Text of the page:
Defining High-intensity Exercise
Generally speaking any form of exercise that causes you to elevate your heart rate quickly and remain in that state for an extended period of time is considered “high-intensity.” This type of exercise is also a form of physical stress that signals the endocrine system (adrenal glands) to produce the stress hormone: cortisol. (1) The adrenal glands produce cortisol when your body under goes any type of physical, chemical or emotional stress.
The problem is that you may already have an adrenal issue (burn-out, fatigue, etc., more on this later) that you don’t know about and when you continue to tax the endocrine system in this manner, your body actually is prompted to store fat—not burn it. Why? The excess cortisol has to go somewhere, and it loves to attach itself to a fat cell and deposit itself at the mid-section.
The Truth About Women and Abdominal Fat
Visceral fat commonly referred to as “belly or abdominal fat” is strongly correlated to high cortisol levels due to gluconeogenesis. Gluconeogenesis occurs when your body breaks its protein reserves into glucose to be used as fuel or for storage, virtually mobilizing fat from its storage elsewhere in the body and moving it to the abdomen (2).
I have to admit – I used to “spin myself silly.” About twenty years ago I was a NYC commuter who rose at 4am to make a 5am spin class three days a week before hustling to make my 6:26am train NJ-NYC commuter train. On the days I didn’t take a spin class you could find me lifting weights.
I did this for over a decade. It wasn’t until I reached my late twenties that I noticed my mid-section holding weight. But how could this be? I was exercising consistently (albeit aggressively) and eating what I thought was a healthy diet.
By this time I had decided to leave my corporate job and pursue my doctorate in Atlanta, GA, which meant forgoing my daily 5am workouts. My belly fat was melting away. What!? I was only managing to go hiking with my dog 1-2 days/week due to the intense workload of my schooling. I hadn’t picked up a barbell or exerted myself for forty-five minutes straight in over a year and I was the most slim I’d been in my adult life. By working out less? It’s TRUE.
Fast forward to clinical practice and the beginning of my interest in functional medicine. Over the course of five years I began studying the human body on such an intricate level and applying my newfound knowledge to my patients and addressing their symptoms. What I discovered was miraculous.
High Cortisol and Weight-gain
The women I was working with in my practice were presenting to me with the same complaints: fatigue (due to inconsistent sleep) and mid-section belly fat even though they were exercising for at least an hour, five-six days a week. Adrenal Fatigue, or “burn-out” is often misdiagnosed as a thyroid issue as your average blood panel will show less than optimal thyroid lab values. But the thyroid is only a small part of the puzzle.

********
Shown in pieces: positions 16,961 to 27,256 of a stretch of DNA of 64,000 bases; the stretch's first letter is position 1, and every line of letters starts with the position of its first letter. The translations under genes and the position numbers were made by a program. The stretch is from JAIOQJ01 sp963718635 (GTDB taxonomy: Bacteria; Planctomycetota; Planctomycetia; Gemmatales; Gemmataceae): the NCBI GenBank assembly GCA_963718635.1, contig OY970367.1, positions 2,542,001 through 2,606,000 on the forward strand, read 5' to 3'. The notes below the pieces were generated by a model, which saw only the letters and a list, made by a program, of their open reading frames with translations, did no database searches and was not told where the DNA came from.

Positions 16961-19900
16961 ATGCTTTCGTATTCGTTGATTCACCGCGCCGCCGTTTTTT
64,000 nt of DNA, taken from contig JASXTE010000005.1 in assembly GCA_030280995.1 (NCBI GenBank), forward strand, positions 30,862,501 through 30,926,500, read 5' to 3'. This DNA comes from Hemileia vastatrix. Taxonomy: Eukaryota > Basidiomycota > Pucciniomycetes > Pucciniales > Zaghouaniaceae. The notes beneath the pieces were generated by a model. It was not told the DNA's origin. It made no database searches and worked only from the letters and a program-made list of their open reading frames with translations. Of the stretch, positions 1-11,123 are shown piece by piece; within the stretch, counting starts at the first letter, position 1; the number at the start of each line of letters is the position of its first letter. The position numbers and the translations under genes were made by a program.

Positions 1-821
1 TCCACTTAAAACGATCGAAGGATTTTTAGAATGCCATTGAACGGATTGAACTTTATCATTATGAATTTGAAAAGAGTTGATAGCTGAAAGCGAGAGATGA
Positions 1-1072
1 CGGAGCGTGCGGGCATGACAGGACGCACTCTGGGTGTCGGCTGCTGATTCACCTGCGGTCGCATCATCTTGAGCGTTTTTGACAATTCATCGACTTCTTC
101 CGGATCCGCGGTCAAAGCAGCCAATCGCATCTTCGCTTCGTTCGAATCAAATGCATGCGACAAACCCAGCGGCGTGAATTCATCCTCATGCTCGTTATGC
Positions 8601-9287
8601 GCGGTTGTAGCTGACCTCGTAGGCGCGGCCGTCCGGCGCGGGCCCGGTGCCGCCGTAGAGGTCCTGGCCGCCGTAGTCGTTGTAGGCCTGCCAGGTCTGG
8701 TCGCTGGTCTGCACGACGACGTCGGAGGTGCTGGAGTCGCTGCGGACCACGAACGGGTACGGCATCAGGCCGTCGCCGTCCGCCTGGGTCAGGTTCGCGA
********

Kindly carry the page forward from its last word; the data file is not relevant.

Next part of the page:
When the adrenals are constantly producing cortisol, they are also taxing the thyroid gland (another important gland in the endocrine system) due to a relationship called the HPAT axis (Hypothalmic-Pituitary-Adrenal-Thyroid-Axis).
Much like a stressful job, high-intensity workouts can cause an increase in cortisol which can thereby cause your thyroid to under-perform as well. The bottom line is when your cortisol is high, it not only causes weight gain, but can also leave you with fatigue, insomnia, anxiety, depression and so many more symptoms because of the nature of the HPAT axis. (3)
Exercise Your Hormones Will Love
Burst training (commonly known as HIIT) is not the same as high-intensity exercise, in fact, it so much more effective because of the rest periods. In other words, during a 15-minute HIIT session you may raise your heart rate for 30 seconds but then bring it down for 90 seconds and continue alternating between high and low throughout the session.
However, for my patients initially presenting with very high levels of cortisol I often recommend yoga (Pilates is great too!) or simply walking around the neighborhood to start as we “rehab” the endocrine system.
The key to remember is that all roads lead to stress and inflammation. If you are constantly trying new types of exercises or yo-yo dieting, try first working with a doctor of functional medicine to take a closer look at what is currently the landscape for your body.
With some advanced testing (much more than your standard CBC and hormone level check), you can uncover your own specific deficiencies, support them accordingly and see changes occur (hello weight-loss!) for the long-term.